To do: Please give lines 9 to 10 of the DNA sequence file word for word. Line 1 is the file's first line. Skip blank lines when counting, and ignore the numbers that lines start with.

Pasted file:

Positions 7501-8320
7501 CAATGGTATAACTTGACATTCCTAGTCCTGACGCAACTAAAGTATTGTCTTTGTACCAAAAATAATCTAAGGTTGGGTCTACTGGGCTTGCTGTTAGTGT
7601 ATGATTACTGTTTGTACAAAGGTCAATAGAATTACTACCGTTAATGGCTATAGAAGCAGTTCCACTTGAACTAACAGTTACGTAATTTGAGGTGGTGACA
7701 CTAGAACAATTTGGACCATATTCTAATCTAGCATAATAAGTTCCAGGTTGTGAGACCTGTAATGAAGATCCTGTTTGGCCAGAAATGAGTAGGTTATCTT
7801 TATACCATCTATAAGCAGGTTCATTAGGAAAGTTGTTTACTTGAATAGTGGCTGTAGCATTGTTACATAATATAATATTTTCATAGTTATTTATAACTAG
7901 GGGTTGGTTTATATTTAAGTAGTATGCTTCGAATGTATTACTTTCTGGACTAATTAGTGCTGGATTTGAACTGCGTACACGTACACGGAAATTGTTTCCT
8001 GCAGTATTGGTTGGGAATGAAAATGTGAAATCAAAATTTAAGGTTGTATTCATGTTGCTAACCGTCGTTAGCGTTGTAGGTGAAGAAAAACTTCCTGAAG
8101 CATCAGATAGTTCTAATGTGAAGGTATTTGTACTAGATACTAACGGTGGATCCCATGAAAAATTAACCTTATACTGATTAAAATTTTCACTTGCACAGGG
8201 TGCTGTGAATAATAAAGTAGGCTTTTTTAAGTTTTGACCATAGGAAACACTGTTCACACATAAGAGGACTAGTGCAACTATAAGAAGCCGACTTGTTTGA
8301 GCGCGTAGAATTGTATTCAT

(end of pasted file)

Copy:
8201 TGCTGTGAATAATAAAGTAGGCTTTTTTAAGTTTTGACCATAGGAAACACTGTTCACACATAAGAGGACTAGTGCAACTATAAGAAGCCGACTTGTTTGA
8301 GCGCGTAGAATTGTATTCAT